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From Securities Regulation Daily, April 30, 2014

Conflict minerals compliance to be required with nod to unsettled First Amendment issues

By Mark S. Nelson, J.D.

The SEC’s Division of Corporation Finance (CorpFin) issued new guidance on how it expects companies to meet the requirements of the Commission’s conflicts minerals rule in light of the ongoing uncertainty about the rule’s status following an opinion by the U.S. Court of Appeals for the District of Columbia that upheld most of the rule, but found one provision ran afoul of the First Amendment. CorpFin Director Keith F. Higgins announced the guidance in a public statement late yesterday.

Companies to comply with bulk of rule. The CorpFin guidance makes clear that the SEC expects issuers to comply with most of the Commission’s conflicts minerals rule by the June 2, 2014 deadline. Said the guidance, “The Form SD, and any related Conflict Minerals Report, should comply with and address those portions of Rule 13p-1 and Form SD that the Court upheld.”

The guidance instructed companies that are not required to file a conflict minerals report to disclose their reasonable country of origin inquiry with a brief description of their inquiry. Companies that are required to file a conflict minerals report must describe their due diligence in the report.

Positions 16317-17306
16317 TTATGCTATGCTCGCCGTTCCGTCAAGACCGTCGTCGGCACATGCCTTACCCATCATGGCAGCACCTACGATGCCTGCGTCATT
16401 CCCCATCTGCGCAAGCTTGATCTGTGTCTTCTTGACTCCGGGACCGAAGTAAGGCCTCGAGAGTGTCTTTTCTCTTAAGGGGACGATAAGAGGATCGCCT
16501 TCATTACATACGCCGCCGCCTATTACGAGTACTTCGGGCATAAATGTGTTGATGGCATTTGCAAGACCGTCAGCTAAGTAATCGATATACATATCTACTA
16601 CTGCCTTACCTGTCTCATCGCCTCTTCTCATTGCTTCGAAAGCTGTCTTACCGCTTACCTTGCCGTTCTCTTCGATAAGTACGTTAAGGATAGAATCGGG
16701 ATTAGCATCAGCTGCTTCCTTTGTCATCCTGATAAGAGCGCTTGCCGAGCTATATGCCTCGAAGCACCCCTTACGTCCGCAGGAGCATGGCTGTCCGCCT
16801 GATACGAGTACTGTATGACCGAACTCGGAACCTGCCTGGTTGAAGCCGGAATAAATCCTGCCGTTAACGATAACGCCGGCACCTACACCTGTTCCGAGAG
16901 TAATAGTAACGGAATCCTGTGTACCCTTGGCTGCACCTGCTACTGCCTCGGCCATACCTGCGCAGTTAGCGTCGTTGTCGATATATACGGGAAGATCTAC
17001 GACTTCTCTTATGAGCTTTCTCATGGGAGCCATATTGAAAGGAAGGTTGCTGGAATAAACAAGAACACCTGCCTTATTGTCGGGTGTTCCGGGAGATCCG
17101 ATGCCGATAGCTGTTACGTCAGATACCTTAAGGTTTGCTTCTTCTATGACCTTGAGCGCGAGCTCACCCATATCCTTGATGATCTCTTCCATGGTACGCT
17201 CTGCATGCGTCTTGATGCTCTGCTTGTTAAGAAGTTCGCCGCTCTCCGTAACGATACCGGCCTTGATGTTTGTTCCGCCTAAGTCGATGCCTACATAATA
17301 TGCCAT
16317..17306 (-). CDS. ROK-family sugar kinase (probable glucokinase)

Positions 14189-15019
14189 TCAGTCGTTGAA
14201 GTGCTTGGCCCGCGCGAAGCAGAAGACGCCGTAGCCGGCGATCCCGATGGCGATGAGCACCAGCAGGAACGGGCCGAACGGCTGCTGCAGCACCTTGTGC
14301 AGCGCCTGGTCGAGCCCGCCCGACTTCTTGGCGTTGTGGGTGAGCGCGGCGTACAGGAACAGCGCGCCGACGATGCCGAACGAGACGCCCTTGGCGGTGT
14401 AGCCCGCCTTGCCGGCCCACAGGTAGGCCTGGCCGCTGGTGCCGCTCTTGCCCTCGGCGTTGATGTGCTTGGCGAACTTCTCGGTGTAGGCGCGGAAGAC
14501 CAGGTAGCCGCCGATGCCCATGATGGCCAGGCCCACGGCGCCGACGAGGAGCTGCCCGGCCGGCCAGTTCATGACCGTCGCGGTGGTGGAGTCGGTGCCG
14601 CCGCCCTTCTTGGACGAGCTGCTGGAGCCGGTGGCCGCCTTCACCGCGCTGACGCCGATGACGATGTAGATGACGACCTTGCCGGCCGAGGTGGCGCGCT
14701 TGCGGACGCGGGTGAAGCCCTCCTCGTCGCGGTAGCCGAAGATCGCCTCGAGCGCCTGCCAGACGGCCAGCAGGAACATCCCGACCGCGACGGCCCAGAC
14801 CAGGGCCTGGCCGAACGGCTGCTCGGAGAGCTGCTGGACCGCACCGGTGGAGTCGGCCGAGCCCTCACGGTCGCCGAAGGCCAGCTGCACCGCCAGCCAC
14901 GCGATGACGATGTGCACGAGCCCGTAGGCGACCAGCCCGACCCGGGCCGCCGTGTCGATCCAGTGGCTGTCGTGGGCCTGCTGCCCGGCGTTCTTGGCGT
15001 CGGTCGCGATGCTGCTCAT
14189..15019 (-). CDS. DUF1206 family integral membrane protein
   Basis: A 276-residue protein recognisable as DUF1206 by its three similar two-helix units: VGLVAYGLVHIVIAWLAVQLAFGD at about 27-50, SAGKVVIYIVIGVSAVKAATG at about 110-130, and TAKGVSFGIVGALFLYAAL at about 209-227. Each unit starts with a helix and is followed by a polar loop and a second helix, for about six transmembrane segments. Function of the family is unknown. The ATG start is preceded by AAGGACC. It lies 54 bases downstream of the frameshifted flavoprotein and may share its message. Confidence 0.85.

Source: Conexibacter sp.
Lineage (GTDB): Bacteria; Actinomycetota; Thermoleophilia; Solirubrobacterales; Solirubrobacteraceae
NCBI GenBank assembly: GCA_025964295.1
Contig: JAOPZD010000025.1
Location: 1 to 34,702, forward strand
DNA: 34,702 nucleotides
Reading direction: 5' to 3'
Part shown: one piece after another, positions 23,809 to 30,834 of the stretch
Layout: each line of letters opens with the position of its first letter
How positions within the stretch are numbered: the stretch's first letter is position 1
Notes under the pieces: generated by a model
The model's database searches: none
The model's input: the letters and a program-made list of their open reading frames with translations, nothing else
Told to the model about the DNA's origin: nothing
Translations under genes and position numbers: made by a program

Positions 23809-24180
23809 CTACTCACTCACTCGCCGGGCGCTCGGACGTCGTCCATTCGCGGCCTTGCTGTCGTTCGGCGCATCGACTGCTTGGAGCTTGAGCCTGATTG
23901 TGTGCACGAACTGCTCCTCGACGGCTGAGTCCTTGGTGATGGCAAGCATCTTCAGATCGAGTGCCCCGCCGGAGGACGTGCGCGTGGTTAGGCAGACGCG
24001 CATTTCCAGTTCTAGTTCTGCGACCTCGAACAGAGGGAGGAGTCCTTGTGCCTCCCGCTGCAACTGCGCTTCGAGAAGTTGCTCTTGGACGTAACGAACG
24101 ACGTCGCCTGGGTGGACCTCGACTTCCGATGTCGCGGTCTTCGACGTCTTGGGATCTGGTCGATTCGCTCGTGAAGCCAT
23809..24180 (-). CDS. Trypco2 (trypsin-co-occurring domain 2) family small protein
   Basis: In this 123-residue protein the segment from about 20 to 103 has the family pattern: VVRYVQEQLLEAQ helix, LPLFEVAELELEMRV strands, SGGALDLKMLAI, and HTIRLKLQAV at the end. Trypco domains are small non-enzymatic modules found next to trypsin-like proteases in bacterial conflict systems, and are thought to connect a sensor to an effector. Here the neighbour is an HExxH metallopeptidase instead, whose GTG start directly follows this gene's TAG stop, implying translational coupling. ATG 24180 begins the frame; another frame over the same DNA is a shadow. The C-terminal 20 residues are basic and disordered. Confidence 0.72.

Moreover, the guidance offers some flexibility regarding the use of the labels “DRC conflict undeterminable” and “not found to be ‘DRC conflict free.’” A company is not required to use these labels if its products are within the meaning of Items 1.01(c)(2) or 1.01(c)(2)(i) of Form SD, said the guidance. But the company “should disclose, for those products, the facilities used to produce conflict minerals, the country of origin of the minerals and the efforts to determine the mine or location of origin.”

Lastly, the guidance said that while companies are not required to describe their products as “DRC conflict free,” “not been found to be ‘DRC conflict free,’” or “DRC conflict undeterminable,” they may opt to make related voluntary disclosures. Specifically, a company that says its products are “DRC conflict free” in a conflict minerals report also must have obtained the required independent private sector audit (IPSA). But for now, an IPSA is not required for companies that do not make this voluntary disclosure.

Mandate withheld. Just over two weeks ago, a three-judge panel of the U.S. Court of Appeals for District of Columbia upheld much of the SEC’s conflict minerals rule, while also finding that a requirement in Exchange Act Sec. 13(p)(1)(A)(ii) and (E), and the SEC’s conflict minerals rule failed to satisfy the narrow tailoring required by the First Amendment. As a result, the court found these provisions to be constitutionally infirm to the extent the law and the SEC’s rule require a company to report to the SEC and state on its website that any of its products have “not been found to be ‘DRC conflict free.’” (National Association of Manufacturers, et al v. SEC, April 14, 2014, Randolph, A.; National Association of Manufacturers, et al v. SEC, July 23, 2013, Wilkins, R.).